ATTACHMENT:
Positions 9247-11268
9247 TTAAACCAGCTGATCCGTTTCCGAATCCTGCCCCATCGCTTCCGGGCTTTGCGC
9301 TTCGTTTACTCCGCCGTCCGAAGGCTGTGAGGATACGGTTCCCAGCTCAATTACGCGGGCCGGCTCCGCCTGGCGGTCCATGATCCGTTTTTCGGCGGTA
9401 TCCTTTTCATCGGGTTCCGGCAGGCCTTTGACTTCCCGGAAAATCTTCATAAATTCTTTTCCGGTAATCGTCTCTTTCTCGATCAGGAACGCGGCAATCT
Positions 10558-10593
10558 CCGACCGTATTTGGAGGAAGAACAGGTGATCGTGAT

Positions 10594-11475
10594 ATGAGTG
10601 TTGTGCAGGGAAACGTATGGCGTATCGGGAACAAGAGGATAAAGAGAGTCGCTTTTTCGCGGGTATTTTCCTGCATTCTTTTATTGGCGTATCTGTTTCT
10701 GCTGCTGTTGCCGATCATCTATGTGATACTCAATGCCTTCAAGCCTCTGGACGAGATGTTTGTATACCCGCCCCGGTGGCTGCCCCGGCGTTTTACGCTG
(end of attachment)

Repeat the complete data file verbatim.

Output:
Positions 9247-11268
9247 TTAAACCAGCTGATCCGTTTCCGAATCCTGCCCCATCGCTTCCGGGCTTTGCGC
9301 TTCGTTTACTCCGCCGTCCGAAGGCTGTGAGGATACGGTTCCCAGCTCAATTACGCGGGCCGGCTCCGCCTGGCGGTCCATGATCCGTTTTTCGGCGGTA
9401 TCCTTTTCATCGGGTTCCGGCAGGCCTTTGACTTCCCGGAAAATCTTCATAAATTCTTTTCCGGTAATCGTCTCTTTCTCGATCAGGAACGCGGCAATCT
Positions 10558-10593
10558 CCGACCGTATTTGGAGGAAGAACAGGTGATCGTGAT

Positions 10594-11475
10594 ATGAGTG
10601 TTGTGCAGGGAAACGTATGGCGTATCGGGAACAAGAGGATAAAGAGAGTCGCTTTTTCGCGGGTATTTTCCTGCATTCTTTTATTGGCGTATCTGTTTCT
10701 GCTGCTGTTGCCGATCATCTATGTGATACTCAATGCCTTCAAGCCTCTGGACGAGATGTTTGTATACCCGCCCCGGTGGCTGCCCCGGCGTTTTACGCTG